- Historic Sites
The great public buildings of a restless genius helped shape the face of his adopted country, and his journals, letters, and sketches brilliantly caught the spirit of the young nation
August 1962 | Volume 13, Issue 5
The meal itself Latrobe found rather stiff: There was very little conversation. … A few jokes passed between the President and young Lafayette, whom he treats more as his child than as a guest. [Lafayette was seventeen at the time.] I felt a little embarrassed at the silent, reserved air that prevailed. As I drink no wine, and the President drank only three glasses, the party soon returned to the portico. … The President retired in about ¾ of an hour.
Again, not wishing to exhaust his welcome, Latrobe prepared to leave and had actually ordered his horse to the door when Washington came to him and asked whether he departed upon “any very pressing business.” Latrobe said no, but that he did not wish to intrude upon the President’s more important affairs.
“Sir,” said Washington, “you see I take my own way. If you can be content to take yours at my house, I shall be glad to see you here longer.”
So Latrobe stayed for the night. Coffee was served about six o’clock, and Washington then again engaged his guest in conversation on a wide scope of topicsmost of them, however, of an agricultural color. There is just a suspicion that Latrobe was a little bored: “He gave me a very minute account of the Hessian fly and its progress from Long Island, where it first appeared, through New York, Rhode Island, Connecticut, Delaware, part of Pennsylvania, & Maryland. It has not yet appeared in Virginia, but is daily dreaded.” The talk droned on while the summer darkness fell; and about 8 P.M. , the ladies having already vanished, Washington surprised Latrobe by bidding him good-night and going off, evidently to bed. The young architect, who by this time would have been gratified at the sight of food, was left to be conducted by a servant to his chamber. On what can only be presumed to have been a rather hollow note, he inscribed in his journal: “There was no hint of supper.”
Arising with the sun, possibly as a result of hunger, Latrobe went out and again walked the grounds of Mount Vernon. When he returned, “The President came to the company in the sitting room about ½ hour past seven, where all the latest newspapers were laid out. … Breakfast was served up in the usual Virginia style. Tea, coffee, and cold & broiled meat. It was very soon over, & for an hour afterwards, he stood upon the steps of the west door talking to the company who were collected around him. The subject was chiefly the establishment of the University at the Federal City [Washington, D.C.].”
The visit ended shortly after that. Latrobe noted later in his journal: “On the morning of my departure he treated me as if I had lived for years in his house, with ease and attention, but … I thought there was a slight air of moroseness about him, as if something had vexed him.”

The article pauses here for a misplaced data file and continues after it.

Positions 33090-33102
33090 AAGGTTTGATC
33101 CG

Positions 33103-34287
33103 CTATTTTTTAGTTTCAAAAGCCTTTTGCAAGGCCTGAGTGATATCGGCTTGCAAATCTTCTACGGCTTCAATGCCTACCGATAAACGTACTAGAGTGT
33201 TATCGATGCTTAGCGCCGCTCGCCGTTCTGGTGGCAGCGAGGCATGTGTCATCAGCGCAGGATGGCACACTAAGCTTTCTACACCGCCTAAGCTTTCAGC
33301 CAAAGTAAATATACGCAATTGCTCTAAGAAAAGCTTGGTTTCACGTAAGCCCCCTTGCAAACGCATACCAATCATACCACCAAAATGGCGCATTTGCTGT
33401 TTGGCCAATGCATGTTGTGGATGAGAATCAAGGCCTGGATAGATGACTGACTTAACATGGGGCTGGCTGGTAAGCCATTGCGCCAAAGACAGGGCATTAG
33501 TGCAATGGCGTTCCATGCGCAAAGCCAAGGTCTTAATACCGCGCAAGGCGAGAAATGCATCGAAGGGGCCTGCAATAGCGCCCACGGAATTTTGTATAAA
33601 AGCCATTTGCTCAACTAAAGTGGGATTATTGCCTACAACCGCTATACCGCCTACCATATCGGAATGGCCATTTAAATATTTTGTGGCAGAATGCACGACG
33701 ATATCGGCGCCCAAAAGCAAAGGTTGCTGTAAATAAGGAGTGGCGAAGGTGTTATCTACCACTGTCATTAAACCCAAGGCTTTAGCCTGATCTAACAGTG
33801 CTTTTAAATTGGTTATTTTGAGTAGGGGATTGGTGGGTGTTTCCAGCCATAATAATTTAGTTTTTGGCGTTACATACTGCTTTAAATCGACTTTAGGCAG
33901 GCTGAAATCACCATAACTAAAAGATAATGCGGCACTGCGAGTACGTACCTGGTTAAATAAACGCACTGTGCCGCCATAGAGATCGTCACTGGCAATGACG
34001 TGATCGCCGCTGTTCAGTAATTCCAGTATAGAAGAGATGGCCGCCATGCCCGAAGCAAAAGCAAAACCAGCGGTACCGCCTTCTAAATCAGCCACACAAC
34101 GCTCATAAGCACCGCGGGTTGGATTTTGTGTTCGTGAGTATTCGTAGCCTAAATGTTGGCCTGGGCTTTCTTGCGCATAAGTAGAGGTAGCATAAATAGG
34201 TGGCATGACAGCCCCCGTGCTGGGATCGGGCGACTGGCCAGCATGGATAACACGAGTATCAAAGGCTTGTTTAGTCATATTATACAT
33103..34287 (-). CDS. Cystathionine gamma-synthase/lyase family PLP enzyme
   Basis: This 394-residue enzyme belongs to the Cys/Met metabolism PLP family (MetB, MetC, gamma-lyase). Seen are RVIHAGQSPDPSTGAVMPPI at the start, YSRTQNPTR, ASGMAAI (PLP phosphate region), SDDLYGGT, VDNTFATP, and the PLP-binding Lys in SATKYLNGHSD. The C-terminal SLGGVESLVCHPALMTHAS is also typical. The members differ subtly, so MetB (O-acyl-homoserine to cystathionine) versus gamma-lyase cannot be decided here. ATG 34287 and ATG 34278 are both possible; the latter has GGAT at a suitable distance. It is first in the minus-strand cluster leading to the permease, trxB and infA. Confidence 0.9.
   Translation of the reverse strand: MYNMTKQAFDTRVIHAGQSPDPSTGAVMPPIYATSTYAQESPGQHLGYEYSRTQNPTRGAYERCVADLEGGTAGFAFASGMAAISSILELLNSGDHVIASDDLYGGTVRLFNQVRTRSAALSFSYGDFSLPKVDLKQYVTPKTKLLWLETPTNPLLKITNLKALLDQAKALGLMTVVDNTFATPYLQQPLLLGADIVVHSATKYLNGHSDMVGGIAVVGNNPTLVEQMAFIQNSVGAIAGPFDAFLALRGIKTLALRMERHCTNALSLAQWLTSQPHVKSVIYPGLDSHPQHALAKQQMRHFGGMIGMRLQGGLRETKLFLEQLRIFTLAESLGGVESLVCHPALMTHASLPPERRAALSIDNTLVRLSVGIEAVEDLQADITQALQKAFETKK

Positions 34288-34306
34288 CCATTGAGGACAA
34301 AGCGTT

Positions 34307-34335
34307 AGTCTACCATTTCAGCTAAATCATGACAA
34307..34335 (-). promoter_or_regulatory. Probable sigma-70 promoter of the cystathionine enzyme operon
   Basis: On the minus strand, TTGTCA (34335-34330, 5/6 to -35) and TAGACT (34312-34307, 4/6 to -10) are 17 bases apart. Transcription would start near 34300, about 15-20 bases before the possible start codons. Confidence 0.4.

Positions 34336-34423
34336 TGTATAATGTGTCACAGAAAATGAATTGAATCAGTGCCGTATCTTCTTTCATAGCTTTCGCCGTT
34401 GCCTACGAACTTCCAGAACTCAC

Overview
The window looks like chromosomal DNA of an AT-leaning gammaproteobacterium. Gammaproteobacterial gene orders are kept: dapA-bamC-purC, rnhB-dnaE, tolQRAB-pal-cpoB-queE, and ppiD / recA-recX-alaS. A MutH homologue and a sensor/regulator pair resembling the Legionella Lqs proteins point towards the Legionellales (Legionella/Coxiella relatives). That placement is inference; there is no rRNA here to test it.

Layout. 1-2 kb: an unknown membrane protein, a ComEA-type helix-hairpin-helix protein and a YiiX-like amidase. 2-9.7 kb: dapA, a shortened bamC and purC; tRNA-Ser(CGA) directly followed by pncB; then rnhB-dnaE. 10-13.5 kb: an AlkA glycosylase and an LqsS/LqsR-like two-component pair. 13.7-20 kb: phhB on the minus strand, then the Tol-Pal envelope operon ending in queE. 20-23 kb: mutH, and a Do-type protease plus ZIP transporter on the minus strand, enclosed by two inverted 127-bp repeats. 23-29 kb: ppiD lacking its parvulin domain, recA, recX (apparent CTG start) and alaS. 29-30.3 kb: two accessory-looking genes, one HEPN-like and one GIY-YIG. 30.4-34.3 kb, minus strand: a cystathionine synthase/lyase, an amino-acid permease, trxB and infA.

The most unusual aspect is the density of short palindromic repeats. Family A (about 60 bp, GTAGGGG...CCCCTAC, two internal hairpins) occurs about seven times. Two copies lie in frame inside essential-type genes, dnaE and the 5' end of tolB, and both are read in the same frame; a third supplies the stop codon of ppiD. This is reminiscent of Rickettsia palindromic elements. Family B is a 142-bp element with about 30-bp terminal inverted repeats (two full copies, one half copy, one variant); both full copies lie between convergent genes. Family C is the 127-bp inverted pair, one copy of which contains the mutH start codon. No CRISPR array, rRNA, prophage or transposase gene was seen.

Acquaintance with some of the leading figures of the day brought Latrobe professional work as well as numerous social engagements. Settling in Richmond, he was soon enormously busy—designing homes, attending parties, painting the water colors of which he was so fond, courting young ladies with impromptu poetry, even writing a comedy for a popular actress of the day who had caught his fancy. (He reports that he wrote the play in twenty-six hours—and it survived not much longer than that, for the theatre burned down after one performance—”a judgment on the house for the prostitution committed on the stage,” according to an unfriendly critic.)
This early period of Latrobe’s Americanization also saw the first of his public works in this country. It was a prison—not a likely project, one might think, for his benevolent temperament; but in fact the Richmond penitentiary showed in its design many features which were humane innovations in accord with the new views of crime and punishment advanced by Thomas Jefferson. Latrobe won the commission by competition, and his design was duly carried out, but he had trouble collecting his fee—an ominous foreshadowing of business frustrations which would plague him until his death.
A visit to Philadelphia in the spring of 1798 convinced Latrobe that this, the exciting and wealthy capital of the young country, was the best place for his activities. Dining one evening with the president of the Bank of Pennsylvania, he quickly sketched a plan for a new bank building which was so impressive that, a few months later, Latrobe was asked to come and work out a full design. By Christmas of 1798 he was happily settled as a Philadelphia resident, and hard at work.
Never a man to do just one thing at a time, Latrobe no sooner got started on the plans for the Bank of Pennsylvania than he dove into the middle of a controversy about Philadelphia’s water supply. The growing city still depended on shallow wells, and these were so contaminated by sewage that a drink of clean, good-tasting water was scarcely to be had anywhere in the central part of town. The obvious source of good water was the Schuylkill, but getting it out of the river was a problem. A group of Philadelphians had formed a company to bring it into the city by gravity, through a four-mile aqueduct leading from the falls north of the city. Upon this plan Latrobe cast the skeptical eye of a man well-trained in engineering as well as architecture. He found it full of technical faults, and he countered with a radical proposal: take the water from the Schuylkill just outside Philadelphia, and achieve the necessary pressure with steam pumps. Rapidly he drew up a detailed outline of his scheme and presented it to the city council.